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    I think I’ll end up with the 500exc over the Tenere. Main factor is I ride alone a lot, and the ~200lbs difference is just too much to ignore. Plus it’s even lighter than my wr250r by a significant amount.
    #72
  13. Grreatdog

    Grreatdog Long timer Supporter

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    Even my 15 year old EXC525 is only 275 pounds with fuel, soft bags, armor, and tools. I ended up selling my 640 because the EXC is simply better at everything and over 50 pounds lighter.

    I bounce back and forth between my bike and a friend's 690. I made the right choice because I ride in the mountains. He made the right choice because he mostly rides the coast.

    If I still mostly rode the coast like my friend, I would probably favor his 690. But weight really matters when it gets rocky, narrow, and steep. Not so much on level sand and gravel roads or forest two track.
    #73
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  14. nzrian

    nzrian renegade master Supporter

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    100% agree on the tubliss, works great, they do require a fair bit of balance weights as you say.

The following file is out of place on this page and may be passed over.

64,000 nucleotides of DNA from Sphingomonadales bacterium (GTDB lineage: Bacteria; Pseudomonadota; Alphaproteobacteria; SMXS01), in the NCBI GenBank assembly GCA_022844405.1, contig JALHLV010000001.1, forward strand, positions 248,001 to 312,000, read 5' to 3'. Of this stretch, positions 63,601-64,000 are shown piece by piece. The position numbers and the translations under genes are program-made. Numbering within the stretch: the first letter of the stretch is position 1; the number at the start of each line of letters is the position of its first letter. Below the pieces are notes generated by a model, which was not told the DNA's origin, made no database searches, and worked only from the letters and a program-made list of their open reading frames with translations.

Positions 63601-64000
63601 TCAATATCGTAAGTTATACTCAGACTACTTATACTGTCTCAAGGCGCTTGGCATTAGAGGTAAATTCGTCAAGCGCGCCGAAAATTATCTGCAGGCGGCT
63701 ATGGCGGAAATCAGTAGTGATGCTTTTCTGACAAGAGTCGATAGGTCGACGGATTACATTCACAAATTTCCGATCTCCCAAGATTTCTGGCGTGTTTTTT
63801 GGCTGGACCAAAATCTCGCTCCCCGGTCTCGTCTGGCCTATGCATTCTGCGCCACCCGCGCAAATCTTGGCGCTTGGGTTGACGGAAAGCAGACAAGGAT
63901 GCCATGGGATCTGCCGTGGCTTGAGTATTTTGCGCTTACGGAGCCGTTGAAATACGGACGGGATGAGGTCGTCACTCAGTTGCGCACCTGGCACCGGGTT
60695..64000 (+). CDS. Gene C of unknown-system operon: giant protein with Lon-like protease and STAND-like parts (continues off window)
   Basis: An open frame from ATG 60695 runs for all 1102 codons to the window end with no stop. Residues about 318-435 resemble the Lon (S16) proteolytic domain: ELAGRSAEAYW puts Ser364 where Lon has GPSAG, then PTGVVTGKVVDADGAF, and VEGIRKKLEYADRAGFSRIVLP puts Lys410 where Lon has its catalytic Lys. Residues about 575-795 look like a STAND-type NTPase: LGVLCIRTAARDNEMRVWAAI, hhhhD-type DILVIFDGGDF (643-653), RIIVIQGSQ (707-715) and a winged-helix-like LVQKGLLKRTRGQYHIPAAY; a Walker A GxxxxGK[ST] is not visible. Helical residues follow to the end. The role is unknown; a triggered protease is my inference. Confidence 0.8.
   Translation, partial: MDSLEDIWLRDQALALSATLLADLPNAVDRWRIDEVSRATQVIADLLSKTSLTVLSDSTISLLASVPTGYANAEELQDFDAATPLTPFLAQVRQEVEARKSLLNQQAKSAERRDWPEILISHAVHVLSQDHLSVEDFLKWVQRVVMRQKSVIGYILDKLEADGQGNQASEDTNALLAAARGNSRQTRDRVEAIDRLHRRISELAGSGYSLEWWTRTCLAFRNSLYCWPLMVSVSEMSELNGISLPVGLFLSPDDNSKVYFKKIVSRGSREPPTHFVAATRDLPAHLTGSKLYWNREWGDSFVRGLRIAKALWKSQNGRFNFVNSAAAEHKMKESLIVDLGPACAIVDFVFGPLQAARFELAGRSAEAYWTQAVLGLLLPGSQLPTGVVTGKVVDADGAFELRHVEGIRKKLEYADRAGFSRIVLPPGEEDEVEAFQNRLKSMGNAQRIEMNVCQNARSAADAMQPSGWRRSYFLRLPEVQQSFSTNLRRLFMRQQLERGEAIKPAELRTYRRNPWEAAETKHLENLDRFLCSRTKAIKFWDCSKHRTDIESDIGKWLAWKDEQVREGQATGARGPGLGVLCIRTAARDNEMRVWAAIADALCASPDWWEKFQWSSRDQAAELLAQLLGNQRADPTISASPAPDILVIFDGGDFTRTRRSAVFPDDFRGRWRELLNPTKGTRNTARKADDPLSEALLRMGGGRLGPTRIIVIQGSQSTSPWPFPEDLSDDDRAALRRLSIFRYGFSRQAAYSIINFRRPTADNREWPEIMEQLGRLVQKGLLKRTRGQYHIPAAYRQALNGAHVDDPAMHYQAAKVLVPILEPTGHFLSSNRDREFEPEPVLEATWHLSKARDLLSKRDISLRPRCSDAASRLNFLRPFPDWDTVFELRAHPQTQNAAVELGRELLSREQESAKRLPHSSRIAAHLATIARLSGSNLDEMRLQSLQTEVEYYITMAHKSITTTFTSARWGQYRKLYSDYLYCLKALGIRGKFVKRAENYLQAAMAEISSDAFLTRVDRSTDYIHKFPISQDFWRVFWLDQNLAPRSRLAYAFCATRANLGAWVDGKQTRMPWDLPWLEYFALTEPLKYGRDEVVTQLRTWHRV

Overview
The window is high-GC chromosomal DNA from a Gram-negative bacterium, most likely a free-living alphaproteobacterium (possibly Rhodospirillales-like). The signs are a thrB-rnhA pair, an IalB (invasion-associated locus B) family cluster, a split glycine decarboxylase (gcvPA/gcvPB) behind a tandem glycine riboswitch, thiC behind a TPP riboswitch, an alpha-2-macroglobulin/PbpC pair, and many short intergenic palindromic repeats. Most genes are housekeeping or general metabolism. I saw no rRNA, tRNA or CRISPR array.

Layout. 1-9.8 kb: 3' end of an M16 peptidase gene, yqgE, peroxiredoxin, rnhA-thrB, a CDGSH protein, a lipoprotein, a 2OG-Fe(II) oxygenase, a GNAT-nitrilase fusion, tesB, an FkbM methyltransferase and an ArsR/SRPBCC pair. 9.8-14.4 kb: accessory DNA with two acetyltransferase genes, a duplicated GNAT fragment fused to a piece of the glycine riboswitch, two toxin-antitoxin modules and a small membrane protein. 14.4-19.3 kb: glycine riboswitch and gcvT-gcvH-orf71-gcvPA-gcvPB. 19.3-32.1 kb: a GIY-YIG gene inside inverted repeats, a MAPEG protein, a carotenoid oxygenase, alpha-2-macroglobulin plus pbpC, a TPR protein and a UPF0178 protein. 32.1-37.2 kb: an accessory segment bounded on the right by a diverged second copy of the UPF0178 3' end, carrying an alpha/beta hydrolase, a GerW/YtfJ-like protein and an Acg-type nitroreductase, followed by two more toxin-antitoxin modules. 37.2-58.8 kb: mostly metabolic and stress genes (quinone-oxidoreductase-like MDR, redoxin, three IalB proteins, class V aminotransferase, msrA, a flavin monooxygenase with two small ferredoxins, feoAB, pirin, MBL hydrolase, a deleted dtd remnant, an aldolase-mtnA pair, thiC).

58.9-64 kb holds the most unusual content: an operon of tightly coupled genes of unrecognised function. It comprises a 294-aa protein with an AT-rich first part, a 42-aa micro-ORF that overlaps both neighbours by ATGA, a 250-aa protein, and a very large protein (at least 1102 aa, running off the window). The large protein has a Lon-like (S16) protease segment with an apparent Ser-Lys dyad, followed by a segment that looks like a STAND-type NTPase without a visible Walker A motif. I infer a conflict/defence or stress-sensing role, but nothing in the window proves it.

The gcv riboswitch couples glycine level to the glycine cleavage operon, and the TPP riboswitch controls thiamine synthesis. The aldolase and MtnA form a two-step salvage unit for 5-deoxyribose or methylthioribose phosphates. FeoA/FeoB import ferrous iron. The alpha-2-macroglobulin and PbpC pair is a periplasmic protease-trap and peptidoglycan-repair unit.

IMG_20201021_180433.jpg
    #74
  15. Chalk

    Chalk Been here awhile

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    Thanks, I’ll give the bar weights a try. Just installing Tubliss at the moment.
    From memory 200grams is about the weight needed to balance them out.
    Any thoughts on cushdrive hub? Got to improve the vibration and extend chain and tyre life.
    #75
  16. Kshaw

    Kshaw Been here awhile

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    What is the best (most protective) skid plate for this 2021 500exc? Also, what other protection mods do y’all recommend? Also list how important they are, for example can you get away without them for a time being.
    #76
  17. Kshaw

    Kshaw Been here awhile

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    Anyone try the ax41 tire?
    #77
  18. Moto-Crockett

    Moto-Crockett Wannabe Adventurer

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    I’m about to join the 500 club boys!
    #78
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  19. RidgelineRider

    RidgelineRider Don't take life too serious

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    Awwwweee....Yeah. Abandon all hope, no turning back after that rear tire spins. Just did. 90 mile run yesterday. Baby heads, bed rock, fast twist gravel roads, 10 miles of beach sand wash and jumped on handful of miles of tarmac to driveway...all on one bike with absolute ease.